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Senegal | FAO promotes pioneering initiative to help tackle antimicrobial resistance

Senegal | FAO promotes pioneering initiative to help tackle antimicrobial resistance


Antimicrobial resistance (AMR) is a major global threat of increasing concern to human, animal, plant and environmental health. It has implications for food safety, food security and the economic wellbeing of millions of farming households. The health consequences and economic costs of AMR are estimated at 10 million human fatalities annually and a 2 to 3.5 percent decrease in global gross domestic product, or USD 100 trillion, by 2050. 

In Senegal, to address the issue, the Food and Agriculture Organization of the United Nations (FAO) through its Emergency Centre for Transboundary Animal Diseases (ECTAD), has incorporated an awareness and advocacy component into its AMR support efforts. A pioneering initiative in the West and Central Africa region, FAO Senegal has put a strong emphasis on the fight against AMR and has contributed to the implementation of the National Action Plan (NAP) on AMR. Thanks to the support of the United States Agency for International Development, FAO has also provided its expertise to strengthen the capacities of the Directorate of Veterinary Services (DSV) by training 29 food hygiene and animal health laboratory staff on techniques for the detection and identification of antibiotic-resistant germs, through the systematic use of antibiograms. 

Baba Soumare, FAO ECTAD Regional Manager for West and Central Africa, states that “The fight against antimicrobial resistance has become a global necessity for which all countries are challenged. West and Central African countries are generally lagging far behind or even have no policy to deal with it. Senegal currently has a clear lead over the majority of African countries, although there is still a long way to go. The work being carried out in the country can serve as a proven model and enable rapid progress to be made at the regional level.”

With its strategy aimed at expanding human resource capacities and sensitization, the project has successfully brought together actors from the central levels (37 staff from the Ministry of Commerce) and from decentralized levels (30 veterinary practitioners) to acquire new knowledge about AMR, as it is an emerging problem in the country.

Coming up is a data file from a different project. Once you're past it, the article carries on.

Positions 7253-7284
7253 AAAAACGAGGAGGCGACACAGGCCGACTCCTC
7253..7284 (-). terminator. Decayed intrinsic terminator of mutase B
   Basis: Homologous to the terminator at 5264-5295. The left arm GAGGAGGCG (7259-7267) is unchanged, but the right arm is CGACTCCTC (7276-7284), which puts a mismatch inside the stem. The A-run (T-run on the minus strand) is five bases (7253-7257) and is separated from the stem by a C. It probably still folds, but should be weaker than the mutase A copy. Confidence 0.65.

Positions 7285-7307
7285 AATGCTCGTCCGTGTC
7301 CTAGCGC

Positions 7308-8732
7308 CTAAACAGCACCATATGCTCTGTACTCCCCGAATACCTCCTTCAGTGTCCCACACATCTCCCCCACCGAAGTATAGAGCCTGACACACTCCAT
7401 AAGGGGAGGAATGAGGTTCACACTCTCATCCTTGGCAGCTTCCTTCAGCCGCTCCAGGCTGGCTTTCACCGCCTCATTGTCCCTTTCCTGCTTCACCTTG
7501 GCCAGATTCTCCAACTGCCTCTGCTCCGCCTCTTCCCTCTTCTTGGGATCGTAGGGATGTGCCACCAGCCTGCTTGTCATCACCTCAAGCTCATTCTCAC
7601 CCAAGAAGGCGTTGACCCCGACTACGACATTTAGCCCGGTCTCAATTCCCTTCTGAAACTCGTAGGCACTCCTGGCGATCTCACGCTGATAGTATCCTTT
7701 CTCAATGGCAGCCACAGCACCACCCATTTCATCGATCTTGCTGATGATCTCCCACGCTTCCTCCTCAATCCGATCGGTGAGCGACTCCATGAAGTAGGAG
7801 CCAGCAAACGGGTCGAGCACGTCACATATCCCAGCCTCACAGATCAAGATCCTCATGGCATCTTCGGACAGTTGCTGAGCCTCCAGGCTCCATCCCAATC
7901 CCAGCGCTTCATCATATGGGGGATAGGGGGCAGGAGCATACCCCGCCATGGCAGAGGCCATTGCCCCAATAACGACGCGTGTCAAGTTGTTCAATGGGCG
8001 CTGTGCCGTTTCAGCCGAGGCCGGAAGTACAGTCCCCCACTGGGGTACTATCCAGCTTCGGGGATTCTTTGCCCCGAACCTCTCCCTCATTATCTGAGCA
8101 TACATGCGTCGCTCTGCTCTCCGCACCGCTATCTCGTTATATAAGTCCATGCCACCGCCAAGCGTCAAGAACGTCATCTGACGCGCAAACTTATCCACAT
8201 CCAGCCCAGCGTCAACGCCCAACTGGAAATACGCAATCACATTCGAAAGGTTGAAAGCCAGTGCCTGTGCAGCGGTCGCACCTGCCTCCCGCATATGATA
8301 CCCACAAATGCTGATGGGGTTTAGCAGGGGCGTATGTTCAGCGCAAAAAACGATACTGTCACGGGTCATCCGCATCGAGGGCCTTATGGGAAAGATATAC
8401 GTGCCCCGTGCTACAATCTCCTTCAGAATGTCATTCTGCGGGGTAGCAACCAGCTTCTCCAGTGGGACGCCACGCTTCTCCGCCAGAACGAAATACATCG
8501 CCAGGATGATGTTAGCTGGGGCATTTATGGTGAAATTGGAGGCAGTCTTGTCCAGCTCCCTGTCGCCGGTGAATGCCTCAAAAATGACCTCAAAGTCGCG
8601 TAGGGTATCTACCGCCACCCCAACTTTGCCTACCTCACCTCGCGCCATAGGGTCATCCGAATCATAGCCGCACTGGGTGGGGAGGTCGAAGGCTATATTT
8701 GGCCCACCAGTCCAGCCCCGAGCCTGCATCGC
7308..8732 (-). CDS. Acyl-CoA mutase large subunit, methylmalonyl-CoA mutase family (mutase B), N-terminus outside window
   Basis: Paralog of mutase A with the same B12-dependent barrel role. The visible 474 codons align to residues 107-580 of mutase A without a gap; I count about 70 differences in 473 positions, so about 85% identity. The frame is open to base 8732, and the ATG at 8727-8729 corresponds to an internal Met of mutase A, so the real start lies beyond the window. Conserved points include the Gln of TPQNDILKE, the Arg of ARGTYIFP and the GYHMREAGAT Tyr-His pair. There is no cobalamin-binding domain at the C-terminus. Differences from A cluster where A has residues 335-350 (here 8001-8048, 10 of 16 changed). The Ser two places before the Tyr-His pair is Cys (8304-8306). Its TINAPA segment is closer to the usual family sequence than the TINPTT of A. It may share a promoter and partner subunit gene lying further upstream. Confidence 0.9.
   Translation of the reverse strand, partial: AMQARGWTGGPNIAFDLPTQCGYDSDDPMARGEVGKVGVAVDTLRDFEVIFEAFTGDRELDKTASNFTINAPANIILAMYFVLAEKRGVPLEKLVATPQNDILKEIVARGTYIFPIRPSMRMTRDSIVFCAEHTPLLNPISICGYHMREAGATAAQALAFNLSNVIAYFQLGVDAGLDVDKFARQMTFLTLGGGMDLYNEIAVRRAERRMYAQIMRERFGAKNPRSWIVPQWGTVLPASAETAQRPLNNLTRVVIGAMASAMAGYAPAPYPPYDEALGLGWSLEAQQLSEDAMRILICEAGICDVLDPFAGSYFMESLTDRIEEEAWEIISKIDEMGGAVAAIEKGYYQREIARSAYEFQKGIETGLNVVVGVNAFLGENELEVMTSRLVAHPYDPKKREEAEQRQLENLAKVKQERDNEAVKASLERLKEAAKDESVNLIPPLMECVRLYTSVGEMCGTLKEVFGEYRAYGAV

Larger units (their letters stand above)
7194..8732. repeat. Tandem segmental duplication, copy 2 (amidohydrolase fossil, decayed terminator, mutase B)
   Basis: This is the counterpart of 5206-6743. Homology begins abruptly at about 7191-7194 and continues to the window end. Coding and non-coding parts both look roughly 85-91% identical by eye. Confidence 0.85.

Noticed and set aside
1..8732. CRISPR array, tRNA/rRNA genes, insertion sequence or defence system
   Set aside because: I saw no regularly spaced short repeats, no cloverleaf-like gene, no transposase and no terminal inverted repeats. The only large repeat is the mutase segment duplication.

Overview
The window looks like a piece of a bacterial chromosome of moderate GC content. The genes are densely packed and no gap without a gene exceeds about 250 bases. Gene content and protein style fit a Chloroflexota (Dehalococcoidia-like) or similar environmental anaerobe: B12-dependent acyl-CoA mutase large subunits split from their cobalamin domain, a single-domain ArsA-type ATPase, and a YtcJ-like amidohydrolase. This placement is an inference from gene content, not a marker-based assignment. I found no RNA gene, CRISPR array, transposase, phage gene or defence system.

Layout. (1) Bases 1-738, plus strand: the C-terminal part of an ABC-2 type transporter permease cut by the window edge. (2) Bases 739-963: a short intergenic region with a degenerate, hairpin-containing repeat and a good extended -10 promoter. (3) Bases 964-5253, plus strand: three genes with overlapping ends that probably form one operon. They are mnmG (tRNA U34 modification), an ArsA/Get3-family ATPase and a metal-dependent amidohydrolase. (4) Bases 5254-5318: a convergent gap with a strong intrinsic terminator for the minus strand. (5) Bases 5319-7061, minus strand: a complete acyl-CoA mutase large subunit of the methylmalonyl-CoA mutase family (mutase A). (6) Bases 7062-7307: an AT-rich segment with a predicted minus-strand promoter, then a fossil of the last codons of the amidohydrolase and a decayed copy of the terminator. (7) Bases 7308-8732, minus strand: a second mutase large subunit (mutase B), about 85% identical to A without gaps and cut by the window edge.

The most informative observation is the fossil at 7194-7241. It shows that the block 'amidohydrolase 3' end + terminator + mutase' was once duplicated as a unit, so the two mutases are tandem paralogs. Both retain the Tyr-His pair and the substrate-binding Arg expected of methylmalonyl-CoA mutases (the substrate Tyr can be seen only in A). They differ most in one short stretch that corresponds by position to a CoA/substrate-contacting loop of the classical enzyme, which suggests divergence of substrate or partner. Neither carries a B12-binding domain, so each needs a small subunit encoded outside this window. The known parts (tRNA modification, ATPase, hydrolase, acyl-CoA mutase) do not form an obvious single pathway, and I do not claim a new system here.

One of the major results of the fight against AMR resulted from the knowledge analysis practice survey carried out to identify good practices and promote decisions and recommendations against AMR under the One Health approach

This survey has been developed as an institutional tool for the operationalization and support of the AMR NAP and its results have revealed significant gaps in relation to AMR, which FAO Senegal has addressed by conducting training on animal health laboratories, public health and veterinary professionals in four regions.  

FAO ECTAD, in collaboration with the Chair of Antibiology of the Faculty of Medicine, Pharmacy and Odontology at the Cheikh Anta Diop University of Dakar, is supporting the Government of Senegal in the training of health professionals. In recognition of the importance of strengthening public and animal health capacities on AMR, an  inter-university international diploma on AMR has been created. A total of 31 health professionals, including nine veterinarians, were able to obtain the diploma on detection and surveillance of AMR and the prudent use of antimicrobials. This has facilitated the inclusion of AMR in national public and academic agendas, and contributed to capacity development in this area. 

Soumare explains that the cohorts of professionals trained “have the capacity to prevent, detect and raise awareness about AMR in order to monitor the country's animal health and production policies." According to the FAO ECTAD Regional Manager, this training provides a better understanding of "the phenomenon of AMR occurrence, as well as the epidemiology of resistant microbial agents".

AMR, considered a major public health risk, is a priority for international agencies responsible for human, animal and environmental health under the International Health Regulations. The World Health Organization (WHO), the World Organisation for Animal Health (OIE) and FAO have established an ad hoc tripartite working group, led by WHO, to address the issue of AMR.

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